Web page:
Deans' stroke musings

Changing stroke rehab and research worldwide now.Time is Brain!Just think of all the trillions and trillions of neurons that DIE each day because there are NO effective hyperacute therapies besides tPA(only 12% effective). I have 493 posts on hyperacute therapy, enough for researchers to spend decades proving them out. These are my personal ideas and blog on stroke rehabilitation and stroke research. Do not attempt any of these without checking with your medical provider. Unless you join me in agitating, when you need these therapies they won't be there.

What this blog is for:

Shortly after getting out of the hospital and getting NO information on the process or protocols of stroke rehabilitation and recovery I started searching on the internet and found that no other survivor received useful information. This is an attempt to cover all stroke rehabilitation information that should be readily available to survivors so they can talk with informed knowledge to their medical staff. It's quite disgusting that this information is not available from every stroke association and doctors group.
My back ground story is here:

Tuesday, March 14, 2017

“Tele-health, wearable sensors and the Internet. Will they improve stroke outcomes through increased intensity of therapy, motivation and adherence to rehabilitation programs?”

Once again laying the complete stroke recovery upon the survivors. Your doctor and therapists essentially do nothing but act as nagging coaches.
The following article has just been accepted for publication in Journal of Neurologic Physical Therapy:
“Tele-health, wearable sensors and the Internet. Will they improve stroke outcomes through increased intensity of therapy, motivation and adherence to rehabilitation programs?”
Jane Helena Burridge, PhD; Ruth Turk, PhD; Maria Stokes, PhD; Jill Whitall, PhD; Ravi Vaidyanathan, PhD; Phil Clatworthy, PhD; Lucy Yardley, PhD; Ann-Marie Hughes, PhD; Claire Meagher, MSc; Alan Chong W Lee, PhD, DPT, CWS, GCS; Enrico Franco, PhD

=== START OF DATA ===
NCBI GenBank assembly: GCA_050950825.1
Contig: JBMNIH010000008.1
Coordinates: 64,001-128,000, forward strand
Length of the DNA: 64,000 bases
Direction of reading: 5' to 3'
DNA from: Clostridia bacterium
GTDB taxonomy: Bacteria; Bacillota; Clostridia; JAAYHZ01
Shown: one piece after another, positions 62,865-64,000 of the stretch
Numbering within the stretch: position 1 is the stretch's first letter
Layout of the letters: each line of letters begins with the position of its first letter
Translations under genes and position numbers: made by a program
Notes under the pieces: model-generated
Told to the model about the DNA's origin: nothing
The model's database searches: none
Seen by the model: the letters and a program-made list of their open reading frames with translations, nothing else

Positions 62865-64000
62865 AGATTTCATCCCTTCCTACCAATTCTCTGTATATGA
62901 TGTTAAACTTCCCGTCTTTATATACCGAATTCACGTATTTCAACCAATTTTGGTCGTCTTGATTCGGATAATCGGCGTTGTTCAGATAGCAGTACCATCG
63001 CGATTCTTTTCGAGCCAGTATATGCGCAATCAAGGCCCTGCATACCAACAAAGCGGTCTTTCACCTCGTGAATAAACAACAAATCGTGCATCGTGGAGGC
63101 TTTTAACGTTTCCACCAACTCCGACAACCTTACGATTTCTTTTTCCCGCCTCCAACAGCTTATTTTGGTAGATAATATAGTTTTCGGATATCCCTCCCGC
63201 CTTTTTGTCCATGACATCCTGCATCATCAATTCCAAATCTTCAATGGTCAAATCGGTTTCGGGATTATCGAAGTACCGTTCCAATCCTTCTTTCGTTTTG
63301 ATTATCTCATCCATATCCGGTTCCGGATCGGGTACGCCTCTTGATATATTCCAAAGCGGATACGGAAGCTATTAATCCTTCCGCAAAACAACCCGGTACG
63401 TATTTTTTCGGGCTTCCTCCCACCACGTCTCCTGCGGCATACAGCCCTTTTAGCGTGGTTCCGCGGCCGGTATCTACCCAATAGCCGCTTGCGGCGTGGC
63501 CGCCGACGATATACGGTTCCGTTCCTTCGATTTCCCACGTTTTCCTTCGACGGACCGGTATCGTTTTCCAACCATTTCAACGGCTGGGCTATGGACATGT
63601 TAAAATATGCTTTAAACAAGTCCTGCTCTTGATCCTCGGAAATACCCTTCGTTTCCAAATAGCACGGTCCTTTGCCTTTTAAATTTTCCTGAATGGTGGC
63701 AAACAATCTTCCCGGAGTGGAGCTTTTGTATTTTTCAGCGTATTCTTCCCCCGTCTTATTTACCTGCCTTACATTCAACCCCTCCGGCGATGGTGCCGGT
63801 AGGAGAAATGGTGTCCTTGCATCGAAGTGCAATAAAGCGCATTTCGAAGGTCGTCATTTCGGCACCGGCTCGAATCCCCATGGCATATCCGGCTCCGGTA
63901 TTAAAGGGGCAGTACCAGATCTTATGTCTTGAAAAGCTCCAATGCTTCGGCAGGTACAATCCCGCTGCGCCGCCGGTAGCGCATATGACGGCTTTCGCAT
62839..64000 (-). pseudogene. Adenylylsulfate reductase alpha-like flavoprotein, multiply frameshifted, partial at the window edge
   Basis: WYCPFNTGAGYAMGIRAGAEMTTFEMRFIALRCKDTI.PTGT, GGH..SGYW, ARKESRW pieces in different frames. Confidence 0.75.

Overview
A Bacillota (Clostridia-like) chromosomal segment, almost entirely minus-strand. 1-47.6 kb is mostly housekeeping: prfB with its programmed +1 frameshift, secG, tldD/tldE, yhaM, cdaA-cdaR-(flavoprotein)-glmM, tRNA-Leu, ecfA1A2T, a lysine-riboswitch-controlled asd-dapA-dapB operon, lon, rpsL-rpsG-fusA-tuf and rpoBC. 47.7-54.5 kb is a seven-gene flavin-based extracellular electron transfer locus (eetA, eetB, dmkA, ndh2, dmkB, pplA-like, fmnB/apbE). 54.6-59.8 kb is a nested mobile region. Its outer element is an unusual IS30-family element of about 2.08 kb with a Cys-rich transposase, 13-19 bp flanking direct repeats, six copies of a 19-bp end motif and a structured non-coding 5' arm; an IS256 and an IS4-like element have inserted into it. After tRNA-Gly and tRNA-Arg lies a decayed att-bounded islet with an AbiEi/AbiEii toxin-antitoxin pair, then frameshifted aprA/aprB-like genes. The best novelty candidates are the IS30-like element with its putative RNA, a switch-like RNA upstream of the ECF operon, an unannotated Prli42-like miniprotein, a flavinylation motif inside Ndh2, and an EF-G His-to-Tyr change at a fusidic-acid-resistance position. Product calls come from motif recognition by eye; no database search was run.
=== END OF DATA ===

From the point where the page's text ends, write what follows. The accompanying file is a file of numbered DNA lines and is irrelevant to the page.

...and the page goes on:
Provisional Abstract:
Background and Purpose
Stroke, predominantly a condition of older age, is a major cause of acquired disability in the global population and puts an increasing burden on healthcare resources. Clear evidence for the importance of intensity of therapy in optimizing functional outcomes is founded in animal models, supported by neuroimaging and behavioral research, and strengthened by recent meta-analyses from multiple clinical trials. However, providing intensive therapy using conventional treatment paradigms is expensive and sometimes not feasible due to patients’ environmental factors. This paper addresses the need for cost-effective increased intensity of practice and suggests potential benefits of telehealth (TH) as an innovative model of care in physical therapy.
Summary of Key Points
We provide an overview of TH and present evidence that a web-supported program used in conjunction with Constraint Induced Therapy (CIT), can increase intensity and adherence to a rehabilitation regimen. The design and feasibility testing of this web-based program, ‘LifeCIT’ is presented. We describe how wearable sensors can monitor activity and provide feedback to patients and therapists. The methodology for the development of a wearable device with embedded inertial measurement units and mechanomyography sensors, algorithms to classify functional movement, and a graphical user interface to present meaningful data to patients to support a home exercise program is explained.
Recommendations for Clinical Practice
We propose that wearable sensor technologies and TH programs have the potential to provide cost-effective, intensive, home-based stroke rehabilitation.
Want to read the published article?
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